The presence in the internet of leads due to the spontaneous way this corpus gets formed also gives the internet features that can be used to the advantage of those searching it. Let us suppose, for example, that someone is in doubt about the government of a preposition, for example the Italian word "vicino". I try inserting the word in the search engine.

The first thing I notice looking at the results is that I need to limit my search to sites in Italian, because the first sites I find are in English and from the U.S., therefore are not interesting for my current search. I therefore click on "language tools" and choose Italian-speaking sites and go over the search again.

My next problem is that I find many occurrences of this word as an adjective or adverb, but in this case they are of no interest to me. How can I eliminate such occurrences from my search?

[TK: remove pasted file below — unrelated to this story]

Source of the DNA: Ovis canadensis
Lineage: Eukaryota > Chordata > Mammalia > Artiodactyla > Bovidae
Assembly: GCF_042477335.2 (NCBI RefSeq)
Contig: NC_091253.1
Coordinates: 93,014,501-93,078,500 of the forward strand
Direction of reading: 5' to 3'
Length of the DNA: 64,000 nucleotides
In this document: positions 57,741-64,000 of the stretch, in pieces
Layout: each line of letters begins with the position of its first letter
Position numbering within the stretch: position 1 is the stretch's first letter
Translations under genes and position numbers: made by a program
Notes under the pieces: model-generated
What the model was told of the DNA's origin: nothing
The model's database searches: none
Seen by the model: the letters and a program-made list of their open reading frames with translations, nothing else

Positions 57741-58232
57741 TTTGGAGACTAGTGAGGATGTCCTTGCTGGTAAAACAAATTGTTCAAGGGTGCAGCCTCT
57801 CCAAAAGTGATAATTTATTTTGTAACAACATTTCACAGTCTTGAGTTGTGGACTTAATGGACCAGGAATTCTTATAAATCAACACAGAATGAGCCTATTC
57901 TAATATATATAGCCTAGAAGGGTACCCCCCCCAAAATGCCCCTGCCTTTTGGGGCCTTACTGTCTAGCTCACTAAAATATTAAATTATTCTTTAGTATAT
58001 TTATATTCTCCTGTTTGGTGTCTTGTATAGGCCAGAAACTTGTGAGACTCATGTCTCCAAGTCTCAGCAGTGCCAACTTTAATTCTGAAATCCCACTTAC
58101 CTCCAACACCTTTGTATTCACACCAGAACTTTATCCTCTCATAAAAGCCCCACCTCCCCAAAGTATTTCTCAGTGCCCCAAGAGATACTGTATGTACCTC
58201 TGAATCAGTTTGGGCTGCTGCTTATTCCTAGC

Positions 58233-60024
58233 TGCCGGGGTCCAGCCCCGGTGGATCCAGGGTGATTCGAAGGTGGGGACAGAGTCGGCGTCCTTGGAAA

My doubt arises from the fact that I have found, in expressions of place, the word "vicino" both followed by "a" and followed by the next name. To make an example, both "vicino Perugia", and "vicino a Perugia", and I want to try to make out which one is the most widely used. I then try to put in the search engine the complete string with a town name, in quotes, which in Google's syntax means "words in this exact order". Or, if I don't remember I have to use quotes, I click on "Advanced search" and write my string in the box stating "Find results with the exact phrase". Here it is:

«vicino a Perugia» gives 307 results

«vicino Perugia» gives 277.

From this result I could apparently infer that the two versions are used indifferently. Still, when visiting Lombardy, you almost never hear the word "vicino" used as a preposition, instead of using the prepositional phrase "vicino a". The doubt then arises that there are local peculiarities of usage. To check my idea, I invent a hypothesis. It is more probable that the expression "near the town X" is used by people living near town X. To test such a hypothesis I try putting in the search box four different strings: